Transplanted BM and BM side population cells contribute progeny to the lung and liver in irradiated mice

S. Abe, G. Lauby, C. Boyer, S. I. Rennard, John G Sharp

Research output: Contribution to journalArticle

60 Scopus citations

Abstract

Background: BM cells have been shown to give rise to progeny of various cell lineages, including cells in lung and liver. This investigation evaluated whether purified BM mononuclear cells and side population (SP) cells that have hematopoietic stem-cell activity also had this property; whether a TBI preparative regimen was necessary for engraftment; and where BM-derived cells were engrafted. Methods: Either 1-3 million BM mononuclear cells or 2000 BM SP cells from transgenic enhanced green fluorescent protein-expressing (EGFP) mice were transplanted i.v. to unirradiated or 7-9.5 Gy irradiated recipients. Results: Flow cytometric analysis showed that lung cells (mean 45%, range 4-70%) and liver cells (mean 4%, range 0.4-8.3%) from irradiated, but not unirradiated recipients, were EGFP donor-derived. Similar results were obtained transplanting BM mononuclear cells or SP cells. Morphologically, donor-derived cells in the lung were primarily monocytes and macrophages. Additionally, lung fibroblasts and type I, but not type II, alveolar cells and rare cells in the bronchial epithelium were donor BM derived. In the liver, Kupffer cells, inflammatory cells and small clusters of hepatocytes, but not bile duct cells, were donor-derived. Discussion: BM mononuclear and SP cells generated progeny in some compartments of the lung and liver, but only in TBI recipients. Stem cells in BM can contribute to repair of tissue injury in some compartments, but not to the same extent in the lung and liver.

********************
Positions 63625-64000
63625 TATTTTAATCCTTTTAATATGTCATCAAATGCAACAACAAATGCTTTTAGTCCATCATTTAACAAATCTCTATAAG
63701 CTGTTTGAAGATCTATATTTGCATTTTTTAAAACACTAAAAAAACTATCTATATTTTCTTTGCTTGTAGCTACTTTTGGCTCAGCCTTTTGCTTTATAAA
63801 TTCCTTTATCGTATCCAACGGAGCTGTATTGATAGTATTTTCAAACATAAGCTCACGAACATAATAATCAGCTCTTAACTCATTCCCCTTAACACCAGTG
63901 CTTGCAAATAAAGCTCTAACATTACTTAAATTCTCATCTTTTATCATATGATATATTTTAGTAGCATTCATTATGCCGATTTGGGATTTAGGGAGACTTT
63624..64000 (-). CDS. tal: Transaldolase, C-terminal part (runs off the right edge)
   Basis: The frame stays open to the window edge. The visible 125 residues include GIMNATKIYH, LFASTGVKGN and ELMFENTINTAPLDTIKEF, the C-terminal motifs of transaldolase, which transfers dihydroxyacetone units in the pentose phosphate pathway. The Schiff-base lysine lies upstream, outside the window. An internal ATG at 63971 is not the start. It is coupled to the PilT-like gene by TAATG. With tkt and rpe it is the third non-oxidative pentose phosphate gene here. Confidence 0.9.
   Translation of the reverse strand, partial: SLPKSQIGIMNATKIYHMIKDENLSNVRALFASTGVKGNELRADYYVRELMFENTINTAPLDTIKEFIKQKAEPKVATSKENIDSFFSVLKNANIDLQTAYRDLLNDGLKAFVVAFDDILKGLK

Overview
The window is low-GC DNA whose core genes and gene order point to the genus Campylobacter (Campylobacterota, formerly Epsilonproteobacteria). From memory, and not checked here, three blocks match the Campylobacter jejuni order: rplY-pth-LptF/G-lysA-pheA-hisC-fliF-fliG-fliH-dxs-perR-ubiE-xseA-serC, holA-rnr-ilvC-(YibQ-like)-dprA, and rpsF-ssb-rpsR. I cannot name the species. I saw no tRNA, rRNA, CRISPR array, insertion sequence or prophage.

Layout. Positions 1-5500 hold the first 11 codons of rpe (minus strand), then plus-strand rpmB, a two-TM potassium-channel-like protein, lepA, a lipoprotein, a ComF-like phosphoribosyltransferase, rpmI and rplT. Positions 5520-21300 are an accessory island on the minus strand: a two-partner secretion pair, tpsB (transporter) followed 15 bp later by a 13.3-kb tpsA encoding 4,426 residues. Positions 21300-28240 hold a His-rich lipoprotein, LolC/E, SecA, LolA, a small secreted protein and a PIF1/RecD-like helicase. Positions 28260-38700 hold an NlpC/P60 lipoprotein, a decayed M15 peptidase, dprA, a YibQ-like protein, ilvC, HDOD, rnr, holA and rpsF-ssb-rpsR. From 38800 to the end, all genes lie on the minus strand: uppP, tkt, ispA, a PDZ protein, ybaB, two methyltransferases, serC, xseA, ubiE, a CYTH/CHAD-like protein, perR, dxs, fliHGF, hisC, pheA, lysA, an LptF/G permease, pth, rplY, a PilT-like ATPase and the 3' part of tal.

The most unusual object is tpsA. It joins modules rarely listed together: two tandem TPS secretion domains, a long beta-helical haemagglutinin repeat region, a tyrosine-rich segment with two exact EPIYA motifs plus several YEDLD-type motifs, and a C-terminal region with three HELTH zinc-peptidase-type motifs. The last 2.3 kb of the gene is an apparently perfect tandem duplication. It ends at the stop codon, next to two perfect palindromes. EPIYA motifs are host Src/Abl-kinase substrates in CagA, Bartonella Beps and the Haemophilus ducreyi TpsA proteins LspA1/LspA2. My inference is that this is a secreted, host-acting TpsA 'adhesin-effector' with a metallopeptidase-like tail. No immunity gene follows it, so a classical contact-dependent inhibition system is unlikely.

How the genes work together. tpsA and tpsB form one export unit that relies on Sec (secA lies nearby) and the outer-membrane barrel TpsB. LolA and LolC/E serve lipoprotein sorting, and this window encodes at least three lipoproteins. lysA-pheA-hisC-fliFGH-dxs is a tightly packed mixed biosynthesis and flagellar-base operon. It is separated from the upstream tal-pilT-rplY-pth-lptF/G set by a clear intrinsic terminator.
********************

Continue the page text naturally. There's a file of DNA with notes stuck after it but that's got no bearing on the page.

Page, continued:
Original languageEnglish (US)
Pages (from-to)523-533
Number of pages11
JournalCytotherapy
Volume5
Issue number6
DOIs
Publication statusPublished - Jan 1 2003

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Keywords

  • Bone marrow
  • Irradiation
  • Lung and liver repopulation
  • Side population cell

ASJC Scopus subject areas

  • Immunology and Allergy
  • Immunology
  • Oncology
  • Genetics(clinical)
  • Cell Biology
  • Cancer Research
  • Transplantation

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